Euro 2020: England to win as France and Netherlands stutter

France manager Didier Deschamps
Deschamps could be set for a shock defeat

Alex Keble pinpoints tactical battles from the first round of Group games at Euro 2020 and says England will be too quick for Croatia and Germany can beat France...

"Even if Gareth Southgate’s conservative instincts see England play within themselves with a back three they ought to have enough quality to beat this leggy Croatian side."

Ageing Croatia to be caught by quick transitions

England v Croatia
Sunday, 14:00
Live on BBC One

Croatia haven't really moved on since the 2018 World Cup while England welcome a batch of quick young attackers, and that is likely to flip the balance of this tie from the semi-final three years ago. Even if Gareth Southgate's conservative instincts see England play within themselves with a back three, they ought to have enough quality to beat this leggy Croatian side.

Luka Modric is still the linchpin of the team, but his creaking legs reflect the problem Croatia have: they are still a possession-based team and can control this match through midfield without really going anywhere - and leaving themselves too expansive to cope with quick counter-attacks when the ball is turned over.

England should be able to counter on the outside of the Croatia midfield, while a centre-back partnership of Dejan Lovren and 32-year-old Domagoj Vida is no match for Harry Kane and whichever of England's direct, dribbling wingers support him on either side.

Ukraine's deep shape to frustrate De Boer's stale possession

Netherlands v Ukraine
Sunday, 20:00
Live on ITV

Frank de Boer's Netherlands look a little bit too much like a De Boer team. They try to play patient possession football but do so without enough tactical coherence, defensive cover, or obvious plan to convert this into good performances. It is very much a team in transition, and despite a strong core of Matthijs De Ligt, Frenkie de Jong, and Memphis Depay they don't have the creativity needed to unlock a deep defence.

Andriy Shevchenko has made Ukraine into a difficult team to beat. They will sit deep and defend in numbers, as they did in a 1-0 victory over Spain and 2-2 draw with France over the last year, games in which Ukraine held less than 35% possession. A powerful and well-organised defence can go a long way in this tournament and Shevchenko's side can make De Boer's possession look aimless.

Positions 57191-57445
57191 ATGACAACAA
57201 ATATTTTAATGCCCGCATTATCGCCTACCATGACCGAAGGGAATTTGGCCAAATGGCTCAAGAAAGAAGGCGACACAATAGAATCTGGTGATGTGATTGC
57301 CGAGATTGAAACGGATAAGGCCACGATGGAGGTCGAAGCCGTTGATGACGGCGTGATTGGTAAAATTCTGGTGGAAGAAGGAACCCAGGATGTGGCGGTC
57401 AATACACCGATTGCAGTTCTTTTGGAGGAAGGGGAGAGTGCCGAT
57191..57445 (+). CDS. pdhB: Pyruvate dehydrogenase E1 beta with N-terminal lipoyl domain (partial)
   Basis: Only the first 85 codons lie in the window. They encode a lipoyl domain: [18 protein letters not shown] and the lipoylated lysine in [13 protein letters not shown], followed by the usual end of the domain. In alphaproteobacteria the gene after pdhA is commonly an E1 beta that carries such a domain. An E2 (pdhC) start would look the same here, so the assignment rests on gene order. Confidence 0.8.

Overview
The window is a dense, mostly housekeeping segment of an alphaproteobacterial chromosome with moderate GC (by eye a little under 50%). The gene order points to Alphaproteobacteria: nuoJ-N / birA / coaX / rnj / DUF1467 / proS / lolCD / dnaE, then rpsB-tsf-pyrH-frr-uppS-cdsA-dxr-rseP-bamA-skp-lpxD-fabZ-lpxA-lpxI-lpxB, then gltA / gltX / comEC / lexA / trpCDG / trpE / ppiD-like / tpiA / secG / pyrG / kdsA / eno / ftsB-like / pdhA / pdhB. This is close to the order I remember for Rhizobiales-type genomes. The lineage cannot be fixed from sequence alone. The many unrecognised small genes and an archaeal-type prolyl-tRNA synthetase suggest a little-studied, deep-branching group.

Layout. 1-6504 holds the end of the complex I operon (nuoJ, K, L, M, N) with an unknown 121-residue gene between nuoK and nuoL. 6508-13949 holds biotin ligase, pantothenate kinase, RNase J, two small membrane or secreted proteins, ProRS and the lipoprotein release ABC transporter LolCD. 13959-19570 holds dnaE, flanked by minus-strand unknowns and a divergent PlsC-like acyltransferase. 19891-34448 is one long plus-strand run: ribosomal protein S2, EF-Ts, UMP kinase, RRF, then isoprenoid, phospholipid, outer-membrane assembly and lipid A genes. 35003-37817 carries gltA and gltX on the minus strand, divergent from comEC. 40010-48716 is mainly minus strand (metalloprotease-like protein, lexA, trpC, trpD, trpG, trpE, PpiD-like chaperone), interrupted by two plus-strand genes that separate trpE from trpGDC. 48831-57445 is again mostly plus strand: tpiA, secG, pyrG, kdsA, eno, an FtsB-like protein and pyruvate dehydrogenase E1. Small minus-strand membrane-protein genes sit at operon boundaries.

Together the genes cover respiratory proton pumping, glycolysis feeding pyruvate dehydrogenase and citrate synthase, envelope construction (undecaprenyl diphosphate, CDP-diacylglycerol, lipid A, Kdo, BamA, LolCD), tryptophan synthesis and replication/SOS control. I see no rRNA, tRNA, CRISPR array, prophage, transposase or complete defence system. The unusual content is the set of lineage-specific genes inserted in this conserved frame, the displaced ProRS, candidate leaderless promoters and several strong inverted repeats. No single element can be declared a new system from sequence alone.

The most likely result is a draw, partly because Ukraine don't have enough in attack to trouble Netherlands' high-quality centre-back pair and partly because De Boer's recent switch to a 3-4-3 has only exacerbated their problems up front.

Memphis Depay Netherlands.jpg

Weakness at full-back hands Torres crucial advantage

Spain v Sweden
Monday, 20:00
Live on BBC One

Spain have improved considerably over the last couple of years and can hope to shake off that Del Bosque-inspired sluggish possession which led to an early exit at the 2018 World Cup. Luis Enrique has introduced a slightly more direct and varied approach, although Spain clearly lack star players in the final third and will be over-reliant on Gerardo Moreno for goals.

These issues are unlikely to come up in the first game, however, when they face a distinctly average Sweden side. Janne Andersson plays in a typical 4-4-2, aiming to get bodies behind the ball and hit on the counter-attack, but he is undermined (against stronger nations at least) by a vulnerability in the full-back areas.

Right-back Mikail Lustig, who plays for AIK in Sweden, is the weakest player in the team and his direct opponent for this game is Ferran Torres. The Manchester City winger scored a hat-trick in Spain's 6-0 victory over Germany earlier this year; it is a mismatch that should hand Enrique an easy first three points.

New 3-4-3 threatens upset in France opener

France v Germany
Tuesday, 20:00
Live on ITV

The general assumption is that France will win the tournament while Germany will be the biggest flop, primarily because Joachim Low has failed to bring through the next generation and his preparation for Euro 2020 has gone badly. However, bringing Thomas Muller and Mats Hummels back into the side, coupled with a recent move to 3-4-3, throws a spanner in the works.

Suddenly they look a bit more like the Germany of old, with a strong and experienced spine playing Low-esque football but with forwards like Serge Gnabry, Timo Werner, and Kai Havertz who can explode into life on the counter-attack. It is plausible that France will under-estimate this threat, losing the midfield battle and struggling to break down the back three.

What's more, Didier Deschamps played a diamond 4-4-2 in France's final friendly. If he continues with that system against Germany's 3-4-3 then the favourites will be out-numbered on the flanks, handing the Germans a crucial advantage. This could be the shock result of match day one.

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